Pirate Cinema from Berlin, who we are working with on the video archive
http://pad.ma, present a series of weekly (Sunday) events in the Pirate Cinema tradition, on films and footage.
"Not just a series of screenings, or a collection of pirated movies, but the
question of making visible, and then temporarily obsolete, a specific social
relation, mediated by copyrighted images, and a specific type of separation
or detachment, perfected by imaginary copyrights, that affects the art of
cinema, the space of cinema, and the discourse of cinema."
We invite you in the cities of Batticaloa, Bombay, Chittagong, Delhi, Dhaka, Karachi, Khulna, Kolkata and Lahore, to change the course of a film's history, sip from its waters, taste its oddness of...
Listings of the film screenings held every weekend on CAMP's roof during January and February, hosted by Pirate Cinema Berlin.
More to come next winter, when CAMP gets a brand new roof and makes a brand new cinema;)
A roof-top that has been active for ten years.
A never-ending project housed at CAMP around peoples histories of Bombay-Mumbai.
A space we built and run with others, located in the R and R colony of Lallubhai Compound, Mumbai.
Save the Dates!
A project of listening, including with our ears, to some materials that seem to not touch us directly, but make up our "environment".
60 minute film produced with the National Coastwatch Institution, Folkestone, Kent, UK.
showing at the NCI cabin at Copt Point (10:30 am - 5:00 pm) and in pubs in Folkestone harbour,
as part of the Folkestone Triennial upto September 25, 2011.
Saturday or Sunday evening screenings through winter, exploring footage both within and outside the usual capsule of "the film". An experience that could be similar to watching films, or at other times harder to digest, or slower to release, closer to the moment of shooting, less censorious, and less fearful of finitude. Another life, another world of viewing and listening experiences is always possible.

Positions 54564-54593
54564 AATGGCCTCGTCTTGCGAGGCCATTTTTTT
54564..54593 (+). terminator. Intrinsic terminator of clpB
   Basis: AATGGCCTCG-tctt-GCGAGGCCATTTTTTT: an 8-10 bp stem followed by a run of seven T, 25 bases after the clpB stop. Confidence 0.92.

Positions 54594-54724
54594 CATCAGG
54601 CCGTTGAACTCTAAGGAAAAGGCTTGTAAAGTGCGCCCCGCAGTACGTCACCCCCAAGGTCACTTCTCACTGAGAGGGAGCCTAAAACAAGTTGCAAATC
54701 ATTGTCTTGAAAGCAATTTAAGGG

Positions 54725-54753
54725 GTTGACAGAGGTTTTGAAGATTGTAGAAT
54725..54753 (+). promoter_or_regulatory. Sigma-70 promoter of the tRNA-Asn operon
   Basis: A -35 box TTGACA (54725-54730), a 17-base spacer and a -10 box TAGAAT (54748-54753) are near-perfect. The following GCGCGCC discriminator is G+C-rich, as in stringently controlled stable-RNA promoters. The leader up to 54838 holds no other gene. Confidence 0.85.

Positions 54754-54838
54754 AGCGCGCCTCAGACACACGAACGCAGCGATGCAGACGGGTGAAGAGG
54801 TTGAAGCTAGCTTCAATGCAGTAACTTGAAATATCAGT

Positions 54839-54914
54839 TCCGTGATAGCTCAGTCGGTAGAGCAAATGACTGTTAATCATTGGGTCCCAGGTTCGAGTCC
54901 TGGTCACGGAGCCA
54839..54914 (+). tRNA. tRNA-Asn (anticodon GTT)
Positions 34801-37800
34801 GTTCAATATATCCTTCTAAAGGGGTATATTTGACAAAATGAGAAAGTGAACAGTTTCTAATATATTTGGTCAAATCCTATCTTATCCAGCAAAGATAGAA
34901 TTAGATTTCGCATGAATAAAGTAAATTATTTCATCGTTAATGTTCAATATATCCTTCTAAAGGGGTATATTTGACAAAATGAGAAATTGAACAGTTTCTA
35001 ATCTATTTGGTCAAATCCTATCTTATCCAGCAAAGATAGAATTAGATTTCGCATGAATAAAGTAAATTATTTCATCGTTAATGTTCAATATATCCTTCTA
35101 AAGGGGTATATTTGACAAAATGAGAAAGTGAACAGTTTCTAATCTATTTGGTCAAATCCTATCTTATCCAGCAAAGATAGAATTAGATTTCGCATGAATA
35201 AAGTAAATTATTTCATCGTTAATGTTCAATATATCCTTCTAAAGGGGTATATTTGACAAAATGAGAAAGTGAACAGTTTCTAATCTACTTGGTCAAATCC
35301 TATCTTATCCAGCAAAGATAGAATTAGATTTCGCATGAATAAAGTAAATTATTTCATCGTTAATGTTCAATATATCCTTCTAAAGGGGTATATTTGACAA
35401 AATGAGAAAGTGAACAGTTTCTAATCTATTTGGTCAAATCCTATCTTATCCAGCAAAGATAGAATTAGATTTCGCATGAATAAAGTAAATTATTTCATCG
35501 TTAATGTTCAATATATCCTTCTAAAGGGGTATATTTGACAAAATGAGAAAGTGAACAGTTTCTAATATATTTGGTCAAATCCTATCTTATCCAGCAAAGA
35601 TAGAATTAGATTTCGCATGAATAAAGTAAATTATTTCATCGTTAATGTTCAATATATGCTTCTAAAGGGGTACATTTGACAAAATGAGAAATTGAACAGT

CAMP is involved in a 2-year "print-from-web" project, linked to its own investigations of the infrastructures of commerce and pleasure in this part of London. As part of the first "block study", we looked at several buildings and their ownership and use histories, and produced a series of tablemats.
The web-based part of the project resides at http://edgwareroad.org. This website collects materials from various such "studies", conducted by us and others, which then are collaboratively edited and published in a number of physical forms: volumes, pamphlets and placemats. This is an ongoing project, as part of the Serpentine Gallery's Public Program.
Ashok and Azeer spent some time thinking about and building the CAMP terrace roof structure, built in late 2009. Some of the designs that were sketched out are further below: a big requirement was some retractability, i.e. the ability to have a shading roof in the day but to have it open/ partially open at night, for things like screenings under the stars.